AP Photo/Manuel Balce Ceneta
- Attorney General William Barr said special counsel Robert Mueller’s letter to him challenging his summary of the Russia inquiry was a "bit snitty."
- Testifying before the Senate Judiciary Committee on Wednesday, Barr also said the letter was likely written by one of Mueller’s "staff people."
- The special counsel’s letter said Barr’s summary "did not fully capture the context, nature, and substance of this Office’s work and conclusions."
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Attorney General William Barr on Wednesday said the letter he received from special counsel Robert Mueller challenging his summary of the report on the Russia probe was a "bit snitty."
"The letter’s a bit snitty and I think it was probably written by one of his staff people," Barr told lawmakers as he testified before the Senate Judiciary Committee on Mueller’s report on Russian election interference.
Mueller submitted his report to Barr on March 22 and two days later the attorney general sent a four-page summary to Congress.
His summary said Mueller did not find sufficient evidence to conclude that the Trump campaign conspired with the Kremlin to interfere in the election. Barr also said that Mueller did not fully "exonerate" Trump on obstruction but also didn’t "conclude that the President committed a crime."
Additionally, the attorney general said that he and Deputy Attorney General Rod Rosenstein had reviewed the report and determined there wasn’t sufficient evidence to charge the president with obstruction of justice.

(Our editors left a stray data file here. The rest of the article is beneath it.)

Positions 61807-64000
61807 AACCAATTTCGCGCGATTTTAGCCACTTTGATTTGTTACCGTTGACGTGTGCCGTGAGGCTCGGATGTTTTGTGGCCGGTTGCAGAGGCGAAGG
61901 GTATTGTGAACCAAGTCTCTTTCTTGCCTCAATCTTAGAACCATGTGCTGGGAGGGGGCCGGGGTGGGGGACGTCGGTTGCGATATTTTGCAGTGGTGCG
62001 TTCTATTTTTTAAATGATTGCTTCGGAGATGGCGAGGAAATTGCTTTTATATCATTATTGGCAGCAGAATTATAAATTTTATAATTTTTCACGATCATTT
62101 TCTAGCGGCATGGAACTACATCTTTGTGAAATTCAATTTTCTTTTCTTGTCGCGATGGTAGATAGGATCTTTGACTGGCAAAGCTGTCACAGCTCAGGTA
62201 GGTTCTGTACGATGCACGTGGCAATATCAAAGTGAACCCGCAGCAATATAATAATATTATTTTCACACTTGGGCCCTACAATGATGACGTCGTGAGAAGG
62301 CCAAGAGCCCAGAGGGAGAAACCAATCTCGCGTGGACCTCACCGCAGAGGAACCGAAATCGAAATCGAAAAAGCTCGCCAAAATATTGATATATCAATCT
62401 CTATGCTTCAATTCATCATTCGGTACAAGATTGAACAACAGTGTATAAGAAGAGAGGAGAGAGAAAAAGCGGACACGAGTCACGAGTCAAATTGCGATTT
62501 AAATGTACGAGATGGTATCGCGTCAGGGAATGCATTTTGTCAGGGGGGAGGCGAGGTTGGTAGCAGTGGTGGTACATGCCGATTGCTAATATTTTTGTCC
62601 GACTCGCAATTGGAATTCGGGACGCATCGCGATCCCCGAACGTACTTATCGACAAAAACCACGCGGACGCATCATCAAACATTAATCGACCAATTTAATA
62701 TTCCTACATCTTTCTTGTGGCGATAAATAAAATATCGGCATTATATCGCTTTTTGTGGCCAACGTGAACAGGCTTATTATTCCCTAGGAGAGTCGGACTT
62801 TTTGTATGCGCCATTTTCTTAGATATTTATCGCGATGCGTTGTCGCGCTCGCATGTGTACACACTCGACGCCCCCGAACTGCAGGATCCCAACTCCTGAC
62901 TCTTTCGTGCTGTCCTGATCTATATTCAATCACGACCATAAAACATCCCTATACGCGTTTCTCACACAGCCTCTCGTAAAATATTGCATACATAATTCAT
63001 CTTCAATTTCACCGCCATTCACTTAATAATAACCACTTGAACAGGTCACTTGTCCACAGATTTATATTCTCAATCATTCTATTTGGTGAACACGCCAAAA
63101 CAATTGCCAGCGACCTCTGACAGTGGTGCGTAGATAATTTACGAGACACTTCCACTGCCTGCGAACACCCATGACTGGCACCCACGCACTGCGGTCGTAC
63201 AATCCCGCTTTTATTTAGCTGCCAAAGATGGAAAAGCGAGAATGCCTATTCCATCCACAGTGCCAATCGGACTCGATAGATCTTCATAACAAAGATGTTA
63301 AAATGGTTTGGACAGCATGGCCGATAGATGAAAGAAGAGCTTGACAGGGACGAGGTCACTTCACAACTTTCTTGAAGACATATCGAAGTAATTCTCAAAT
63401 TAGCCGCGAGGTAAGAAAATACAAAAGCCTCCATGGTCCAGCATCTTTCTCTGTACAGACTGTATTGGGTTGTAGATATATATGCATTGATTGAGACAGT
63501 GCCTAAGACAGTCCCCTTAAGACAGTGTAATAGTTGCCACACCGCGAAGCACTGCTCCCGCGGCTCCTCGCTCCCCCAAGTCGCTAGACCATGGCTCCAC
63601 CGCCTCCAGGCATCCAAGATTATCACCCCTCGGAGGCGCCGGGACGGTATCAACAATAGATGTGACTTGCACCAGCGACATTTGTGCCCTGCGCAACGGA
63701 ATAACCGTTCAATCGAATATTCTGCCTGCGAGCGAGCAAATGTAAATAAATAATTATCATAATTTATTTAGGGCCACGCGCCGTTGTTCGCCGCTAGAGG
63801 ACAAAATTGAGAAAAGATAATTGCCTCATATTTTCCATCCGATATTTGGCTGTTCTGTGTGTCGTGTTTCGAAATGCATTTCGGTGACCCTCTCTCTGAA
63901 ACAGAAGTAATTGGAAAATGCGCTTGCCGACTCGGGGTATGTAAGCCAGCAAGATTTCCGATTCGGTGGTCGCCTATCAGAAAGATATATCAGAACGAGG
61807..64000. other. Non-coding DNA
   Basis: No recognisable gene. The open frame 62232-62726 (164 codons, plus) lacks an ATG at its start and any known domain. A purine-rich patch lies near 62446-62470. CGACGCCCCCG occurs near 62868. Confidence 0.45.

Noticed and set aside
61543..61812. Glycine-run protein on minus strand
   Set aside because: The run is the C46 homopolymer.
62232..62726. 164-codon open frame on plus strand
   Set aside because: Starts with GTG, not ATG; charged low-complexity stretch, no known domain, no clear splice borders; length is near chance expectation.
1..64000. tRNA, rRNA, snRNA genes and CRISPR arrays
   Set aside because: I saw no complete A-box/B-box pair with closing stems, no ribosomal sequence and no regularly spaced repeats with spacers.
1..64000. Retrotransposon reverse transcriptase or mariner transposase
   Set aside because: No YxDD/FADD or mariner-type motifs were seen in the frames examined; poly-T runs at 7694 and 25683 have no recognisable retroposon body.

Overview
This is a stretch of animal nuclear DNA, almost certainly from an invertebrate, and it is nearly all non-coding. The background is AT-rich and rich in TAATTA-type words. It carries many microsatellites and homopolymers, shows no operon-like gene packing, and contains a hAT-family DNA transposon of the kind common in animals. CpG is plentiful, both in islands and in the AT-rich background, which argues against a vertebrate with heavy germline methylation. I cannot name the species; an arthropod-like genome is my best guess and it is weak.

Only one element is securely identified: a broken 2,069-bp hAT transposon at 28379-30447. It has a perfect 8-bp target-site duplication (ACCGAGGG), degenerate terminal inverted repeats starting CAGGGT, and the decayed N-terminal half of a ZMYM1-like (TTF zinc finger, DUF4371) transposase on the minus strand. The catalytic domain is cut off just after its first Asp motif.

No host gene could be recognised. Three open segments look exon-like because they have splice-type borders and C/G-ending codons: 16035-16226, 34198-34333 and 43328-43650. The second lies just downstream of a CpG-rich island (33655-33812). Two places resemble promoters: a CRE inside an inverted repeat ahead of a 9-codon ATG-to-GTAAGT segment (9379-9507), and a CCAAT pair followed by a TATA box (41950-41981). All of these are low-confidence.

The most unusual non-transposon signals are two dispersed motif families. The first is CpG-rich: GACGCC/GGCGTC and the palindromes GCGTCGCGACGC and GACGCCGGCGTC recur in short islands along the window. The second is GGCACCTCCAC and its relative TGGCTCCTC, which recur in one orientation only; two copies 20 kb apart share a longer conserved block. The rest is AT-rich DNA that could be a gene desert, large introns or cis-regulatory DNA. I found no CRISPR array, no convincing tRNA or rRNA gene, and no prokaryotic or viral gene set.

Mueller wrote a letter to Barr three days after the summary was delivered expressing consternation over the attorney general’s characterization of his team’s findings. The special counsel in the letter said Barr’s summary "did not fully capture the context, nature, and substance of this Office’s work and conclusions."
"We communicated that concern to the Department on the morning of March 25," Mueller added. "There is now public confusion about critical aspects of the results of our investigation. This threatens to undermine a central purpose for which the Department appointed the Special Counsel: to assure full public confidence in the outcome of the investigations."
The letter was first reported by The New York Times on Tuesday. The House Judiciary Committee obtained a copy of the document the next morning.
A redacted version of Mueller’s report was released roughly two weeks ago. Barr has been heavily criticized over its rollout and some Democrats have called for his resignation. On Wednesday, the attorney general faced tough questions from Democratic lawmakers over the process surrounding the report’s release.
A spokesperson for the special counsel’s office declined to comment on the attorney general’s Wednesday remarks.
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